South Carolina Corrosive conditions in closed loop geothermal

Discussion in 'Maintenance and Troubleshooting' started by Jim O., Oct 29, 2021.

  1. Jim O.

    Jim O. New Member

    Lost the third flow center (2013, 2017, 2021) on 5 ton Trane/WaterFurnace system due to erosion or corrosive conditions in closed loop system. Pumps developed leaks from pinholes. System was flushed the last two times with 1-micron filter sock in flush cart, water had red color and filter sock yielded what looked like rust particles.
    Had water analyzed this last time and the “standout” was a Langelier index (LSI) of minus 2.28 which we are told indicates very corrosive tendencies to cast iron (pump housing). Hard to understand as each time we flushed the system with potable water - no water treatment being used however. The ph was 6.68.
    Now the plan is to replace the water in the system with trucked in “pure water”, whatever that is.
    Anyone had similar experience?
    How would you go about removing the water in the system now?
  2. Jim O.

    Jim O. New Member

    Read some internet comments on dissolved oxygen in the water causing corrosion. Could that come from the potable water used to fill the closed loop wells?
  3. ChrisJ

    ChrisJ Active Member Forum Leader

    I am told my 6.8 ph water is acidic.

    do you add any antifreeze?

    maybe use a bronze pump instead of cast iron.
  4. SShaw

    SShaw Active Member Forum Leader

    Waterfurnace requires a pH range of 7-9. My well water was ~6.7 pH so I had city water brought in at the recommendation of Waterfurnace. Since geo loops are sometimes installed in new homes prior to the utilities being connected, it's not uncommon to bring in water.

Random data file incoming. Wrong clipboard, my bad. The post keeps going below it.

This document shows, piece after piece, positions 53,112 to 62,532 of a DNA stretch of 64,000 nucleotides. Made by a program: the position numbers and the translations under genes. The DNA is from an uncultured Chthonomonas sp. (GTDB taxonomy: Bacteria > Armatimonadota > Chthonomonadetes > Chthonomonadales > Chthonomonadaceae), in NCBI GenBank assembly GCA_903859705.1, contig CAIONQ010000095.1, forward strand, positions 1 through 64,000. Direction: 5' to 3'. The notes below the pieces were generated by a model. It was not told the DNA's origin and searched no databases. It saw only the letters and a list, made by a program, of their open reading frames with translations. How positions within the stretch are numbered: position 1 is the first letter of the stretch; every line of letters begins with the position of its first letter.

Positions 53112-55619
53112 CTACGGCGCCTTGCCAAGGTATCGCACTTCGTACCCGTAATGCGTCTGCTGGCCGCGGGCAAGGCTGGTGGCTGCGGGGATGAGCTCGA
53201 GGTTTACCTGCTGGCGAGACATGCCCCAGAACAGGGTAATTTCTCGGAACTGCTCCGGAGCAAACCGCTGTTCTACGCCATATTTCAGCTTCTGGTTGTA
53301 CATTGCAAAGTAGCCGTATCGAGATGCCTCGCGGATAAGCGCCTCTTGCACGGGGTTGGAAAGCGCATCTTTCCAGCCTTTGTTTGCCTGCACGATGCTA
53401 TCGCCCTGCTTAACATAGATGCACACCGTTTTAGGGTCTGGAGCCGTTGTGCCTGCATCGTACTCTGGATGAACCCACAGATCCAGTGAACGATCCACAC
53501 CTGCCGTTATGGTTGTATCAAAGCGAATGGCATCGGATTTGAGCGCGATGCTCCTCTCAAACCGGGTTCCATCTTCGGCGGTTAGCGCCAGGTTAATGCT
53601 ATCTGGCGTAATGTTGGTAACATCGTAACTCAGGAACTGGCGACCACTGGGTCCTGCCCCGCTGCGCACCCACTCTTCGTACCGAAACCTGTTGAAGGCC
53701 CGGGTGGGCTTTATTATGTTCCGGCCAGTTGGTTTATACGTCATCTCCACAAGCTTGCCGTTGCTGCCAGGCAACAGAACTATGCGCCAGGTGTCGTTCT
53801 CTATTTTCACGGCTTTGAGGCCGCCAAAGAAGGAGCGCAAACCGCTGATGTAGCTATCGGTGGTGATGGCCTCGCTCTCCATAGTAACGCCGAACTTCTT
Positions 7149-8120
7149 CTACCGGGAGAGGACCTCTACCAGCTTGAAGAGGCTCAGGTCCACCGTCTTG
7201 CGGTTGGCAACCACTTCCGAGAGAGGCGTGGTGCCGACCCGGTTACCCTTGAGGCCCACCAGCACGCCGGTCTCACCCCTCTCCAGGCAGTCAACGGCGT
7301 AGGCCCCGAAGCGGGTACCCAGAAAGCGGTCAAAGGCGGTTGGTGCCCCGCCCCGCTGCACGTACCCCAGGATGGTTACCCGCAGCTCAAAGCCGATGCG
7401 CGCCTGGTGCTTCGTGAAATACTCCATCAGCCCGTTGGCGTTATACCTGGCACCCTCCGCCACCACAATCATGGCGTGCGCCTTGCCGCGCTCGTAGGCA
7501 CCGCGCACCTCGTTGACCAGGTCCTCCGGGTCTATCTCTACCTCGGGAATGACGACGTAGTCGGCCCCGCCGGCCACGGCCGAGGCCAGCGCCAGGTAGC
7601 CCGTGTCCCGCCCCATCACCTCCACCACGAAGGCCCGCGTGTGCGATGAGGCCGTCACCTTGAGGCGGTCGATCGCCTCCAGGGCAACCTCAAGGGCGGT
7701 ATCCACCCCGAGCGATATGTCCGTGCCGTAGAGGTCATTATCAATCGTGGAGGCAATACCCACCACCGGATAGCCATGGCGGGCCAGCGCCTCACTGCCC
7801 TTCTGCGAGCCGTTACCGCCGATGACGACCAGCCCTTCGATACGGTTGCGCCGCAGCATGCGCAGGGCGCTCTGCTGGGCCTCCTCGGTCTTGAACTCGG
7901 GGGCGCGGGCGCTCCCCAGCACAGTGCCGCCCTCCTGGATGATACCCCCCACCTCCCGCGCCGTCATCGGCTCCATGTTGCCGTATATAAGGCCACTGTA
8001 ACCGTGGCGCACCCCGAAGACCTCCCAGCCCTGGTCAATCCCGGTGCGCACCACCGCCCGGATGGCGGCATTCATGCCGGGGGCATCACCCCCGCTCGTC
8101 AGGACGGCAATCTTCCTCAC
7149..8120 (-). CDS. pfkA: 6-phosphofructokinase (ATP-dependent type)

I'd be concerned that the next failure could be the coaxial heat exchanger in the heat pump, as acidic water can dissolve copper.

    You might be able to add a boiler "inhibitor" solution, as some of these contain additives to stop corrosion and neutralize the pH.
  5. dharuch

    dharuch New Member

    Are your pumps on the 2nd floor?
    If so, as Eric pointed out - have you considered pump cavitation rather than corrosion as the cause of the pump volute erosion you are seeing?
  6. gsmith22

    gsmith22 Active Member Forum Leader

    water chemistry can be difficult to understand but a few points to consider: don't confuse low pH and corrosivity. Certainly, a low enough pH is an acid and will dissolve metals but a pH a little below 7 can be fine (or not) depending on other items dissolved (or not dissolved) in the water. Which is what the LSI is attempting to figure out using a combination of pH, temperature, and other dissolved solid measures to determine how corrosive the water will behave regardless of its pH. Water is the great dissolver so a lack of dissolved solids can be just as bad as low pH. Its certainly possible to have very corrosive water with a pH above 7 or noncorrosive water (LSI would call it scaling) with a pH below 7. An LSI of -2.28 is insanely low and can't be explained by just a slightly low pH of 6.68 so there must be little to no other dissolved minerals in the water in combination with the slightly low pH. Where is the water coming from that you are putting into the loops - well or some other source? Did they fill the pipes with deionized water (which would be terrible)? You need to purge and flush the ground loop and refill with a different source than prior. Municipal water is probably the best. I think my company hooked their water truck up to a fire hydrant for initial pipe filling.